CMTP Releases CER Summit Report

BALTIMORE, Maryland  (September 13, 2011) The Center for Medical Technology Policy (CMTP) announces today the release of the “2010 National Leadership Summit on CER Priorities, Methods, and Policy: Building a Strategic Framework for Comparative Effectiveness Research in Oncology” Final Report.

Oncology was selected as the focus of the 2010 Inaugural CER Summit for compelling reasons.  Cancer is a particularly challenging field for CER because new technologies are rapidly evolving, numerous new treatment regimens and targeted agents are available, and personalized medicine is becoming a reality. Because of this rapid change, there is an urgent and escalating need for evidence to guide treatment decisions and payment policies. The 2010 Summit therefore brought together national and global leaders in clinical trial design, comparative effectiveness research, and patient centered research to explore innovative methods, insights from the field, and policy ideas for advancing the development of comparative clinical research in oncology.

Six principles emerged from discussions at the Summit and are discussed at length in the Final Report:

  1. CER studies in oncology are urgently needed.  The human and economic costs of cancer to individuals and to society are immense, and while dramatic advances in treatment have been achieved, important gaps remain in our understanding of which treatments work and which benefit patients most.
  2. CER should fully engage patients and the general public.  Patient involvement in clinical research design helps illuminate the questions that are most meaningful and relevant to treatment decisions.  As such, patient advocacy groups represent a critical link to patients by providing education, encouraging enrollment in trials, providing guidance to researchers and helping to disseminate new clinical findings.
  3. CER requires the development of new research methods.  Registry studies, pragmatic clinical trials and simpler variations of randomized trials offer alternatives that, when enhanced with innovative methodologies, can yield reasonably robust, clinically applicable results.  However, the development of a national CER enterprise will require new evidentiary standards, new data sources, and improved methods for observational research.
  4. Genomics and personalized medicine must be central to all CER studies in oncology.  Following the mantra of “getting the right care to the right patient at the right time,” personalized medicine aims to use genomic data to clearly understand which treatment(s) will optimize outcomes for the individual patient.  Yet the role of CER in personalized medicine has yet to be clearly defined.  This is particularly important in oncology, which more than any other field uses therapies based on differences in disease and treatment response predicted by molecular biomarkers.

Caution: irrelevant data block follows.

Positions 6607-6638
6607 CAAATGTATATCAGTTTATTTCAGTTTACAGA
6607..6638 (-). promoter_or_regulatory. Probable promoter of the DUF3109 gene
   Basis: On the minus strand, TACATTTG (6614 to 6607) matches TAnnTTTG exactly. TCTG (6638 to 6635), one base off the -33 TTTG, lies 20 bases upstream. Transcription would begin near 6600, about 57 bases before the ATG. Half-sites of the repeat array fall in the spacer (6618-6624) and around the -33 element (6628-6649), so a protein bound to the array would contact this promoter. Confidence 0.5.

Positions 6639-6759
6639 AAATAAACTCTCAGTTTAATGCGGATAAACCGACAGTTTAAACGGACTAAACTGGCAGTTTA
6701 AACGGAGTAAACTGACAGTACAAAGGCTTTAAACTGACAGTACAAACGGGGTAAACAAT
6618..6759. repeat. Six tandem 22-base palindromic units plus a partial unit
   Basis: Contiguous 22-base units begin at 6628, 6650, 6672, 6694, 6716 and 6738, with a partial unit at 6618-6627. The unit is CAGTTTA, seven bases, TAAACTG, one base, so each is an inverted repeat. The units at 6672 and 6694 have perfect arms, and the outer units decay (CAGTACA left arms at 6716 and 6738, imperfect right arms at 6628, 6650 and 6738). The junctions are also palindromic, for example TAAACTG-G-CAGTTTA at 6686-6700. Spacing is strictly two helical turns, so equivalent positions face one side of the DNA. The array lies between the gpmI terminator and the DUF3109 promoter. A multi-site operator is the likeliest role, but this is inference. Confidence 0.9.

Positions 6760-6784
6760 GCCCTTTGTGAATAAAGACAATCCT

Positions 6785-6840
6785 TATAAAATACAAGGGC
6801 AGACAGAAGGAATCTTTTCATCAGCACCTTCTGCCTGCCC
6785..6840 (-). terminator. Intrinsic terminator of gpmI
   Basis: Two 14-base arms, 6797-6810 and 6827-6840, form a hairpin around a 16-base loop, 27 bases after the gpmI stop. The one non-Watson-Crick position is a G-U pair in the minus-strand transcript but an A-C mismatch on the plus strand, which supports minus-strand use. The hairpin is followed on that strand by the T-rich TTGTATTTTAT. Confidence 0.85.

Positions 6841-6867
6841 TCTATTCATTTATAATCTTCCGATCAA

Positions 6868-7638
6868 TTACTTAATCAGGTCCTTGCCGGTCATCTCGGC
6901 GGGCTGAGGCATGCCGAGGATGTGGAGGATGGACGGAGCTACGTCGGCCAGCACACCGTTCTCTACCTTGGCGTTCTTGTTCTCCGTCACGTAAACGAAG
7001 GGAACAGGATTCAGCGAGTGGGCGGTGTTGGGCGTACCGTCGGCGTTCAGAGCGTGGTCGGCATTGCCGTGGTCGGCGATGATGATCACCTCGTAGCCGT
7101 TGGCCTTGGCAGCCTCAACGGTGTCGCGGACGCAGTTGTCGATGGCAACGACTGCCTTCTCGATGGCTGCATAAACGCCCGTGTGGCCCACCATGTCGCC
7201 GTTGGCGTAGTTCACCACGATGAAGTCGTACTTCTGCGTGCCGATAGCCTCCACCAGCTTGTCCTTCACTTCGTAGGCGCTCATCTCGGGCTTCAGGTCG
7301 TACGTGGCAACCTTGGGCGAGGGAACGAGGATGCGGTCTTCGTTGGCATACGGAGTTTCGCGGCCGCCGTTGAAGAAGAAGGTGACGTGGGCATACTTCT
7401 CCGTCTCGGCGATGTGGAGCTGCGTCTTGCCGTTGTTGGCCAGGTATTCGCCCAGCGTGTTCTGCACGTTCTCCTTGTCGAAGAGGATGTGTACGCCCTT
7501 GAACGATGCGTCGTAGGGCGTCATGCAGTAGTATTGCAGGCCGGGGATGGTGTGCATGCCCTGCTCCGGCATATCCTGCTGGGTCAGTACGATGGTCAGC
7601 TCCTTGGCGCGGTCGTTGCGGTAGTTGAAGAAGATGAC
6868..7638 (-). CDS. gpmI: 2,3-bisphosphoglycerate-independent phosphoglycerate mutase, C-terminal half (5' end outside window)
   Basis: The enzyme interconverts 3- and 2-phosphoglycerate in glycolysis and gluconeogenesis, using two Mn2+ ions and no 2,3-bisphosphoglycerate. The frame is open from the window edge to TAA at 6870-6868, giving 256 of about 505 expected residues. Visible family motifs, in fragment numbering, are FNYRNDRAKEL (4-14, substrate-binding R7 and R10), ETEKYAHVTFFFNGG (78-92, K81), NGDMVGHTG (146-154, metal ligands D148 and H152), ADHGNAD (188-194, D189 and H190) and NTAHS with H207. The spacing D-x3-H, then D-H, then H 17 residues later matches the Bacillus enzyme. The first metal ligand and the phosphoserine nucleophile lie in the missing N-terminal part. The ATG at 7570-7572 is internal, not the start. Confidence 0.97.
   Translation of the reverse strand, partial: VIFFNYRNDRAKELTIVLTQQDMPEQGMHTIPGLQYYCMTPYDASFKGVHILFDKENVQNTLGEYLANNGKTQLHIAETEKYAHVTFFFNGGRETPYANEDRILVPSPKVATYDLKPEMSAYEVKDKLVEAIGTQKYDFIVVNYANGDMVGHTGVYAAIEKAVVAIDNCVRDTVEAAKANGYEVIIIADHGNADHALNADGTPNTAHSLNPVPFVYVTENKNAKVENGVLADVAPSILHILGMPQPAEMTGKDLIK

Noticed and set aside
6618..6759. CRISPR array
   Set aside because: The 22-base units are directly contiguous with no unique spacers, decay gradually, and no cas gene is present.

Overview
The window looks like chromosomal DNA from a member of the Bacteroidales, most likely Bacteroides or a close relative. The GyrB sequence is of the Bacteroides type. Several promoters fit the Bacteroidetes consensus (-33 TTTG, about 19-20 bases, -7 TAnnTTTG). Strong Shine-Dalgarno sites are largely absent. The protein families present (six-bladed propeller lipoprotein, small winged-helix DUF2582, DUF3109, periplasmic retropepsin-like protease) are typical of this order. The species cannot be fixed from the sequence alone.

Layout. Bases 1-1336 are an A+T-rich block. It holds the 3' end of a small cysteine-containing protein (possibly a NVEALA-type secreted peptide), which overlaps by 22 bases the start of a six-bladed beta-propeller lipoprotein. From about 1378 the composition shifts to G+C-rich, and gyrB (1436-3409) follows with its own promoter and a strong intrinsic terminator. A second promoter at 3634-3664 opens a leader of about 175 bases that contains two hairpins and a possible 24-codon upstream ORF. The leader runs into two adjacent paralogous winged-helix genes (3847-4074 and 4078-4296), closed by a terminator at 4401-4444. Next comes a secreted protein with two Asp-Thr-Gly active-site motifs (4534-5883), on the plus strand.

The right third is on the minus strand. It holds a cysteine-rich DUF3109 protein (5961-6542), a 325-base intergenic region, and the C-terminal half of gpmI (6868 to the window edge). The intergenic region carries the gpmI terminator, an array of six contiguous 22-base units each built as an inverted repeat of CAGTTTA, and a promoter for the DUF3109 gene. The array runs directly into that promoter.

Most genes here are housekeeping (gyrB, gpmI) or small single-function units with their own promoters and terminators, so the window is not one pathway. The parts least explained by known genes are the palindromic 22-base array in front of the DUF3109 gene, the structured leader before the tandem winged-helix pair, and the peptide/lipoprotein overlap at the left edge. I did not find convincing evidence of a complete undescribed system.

5. CER results must be translated into clinical practice.  In evidence-based healthcare, findings from up-to-date, high-quality research inform clinical care, and improved methods with which to promote translation of CER into clinical practice will increase the ability of clinicians to implement these changes.
  6. The CER enterprise must address cost and value.   While Congress limited consideration of cost and value in recent legislation, they will eventually demand attention.  CER will ultimately need to incorporate nuanced metrics of patient value that include measures of patient experiences, out-of-pocket costs and other cost and value dimensions.

Click here for the 2010 National Leadership Summit on CER Priorities, Methods, and Policy: Building a Strategic Framework for Comparative Effectiveness Research in Oncology” Final Report.  As a vital part of our process, we welcome your feedback on both documents.  Please email Laura Esmail

to provide feedback.

CMTP is a private, non-profit organization which serves as a neutral forum to promote discussion and develop strategies that improve the quality of clinical research for healthcare decision making.   CMTP is uniquely qualified to help develop the methods and strategies that will ensure that comparative effectiveness research fulfills its intended goal of helping patients, clinicians and payers make more informed healthcare decision.

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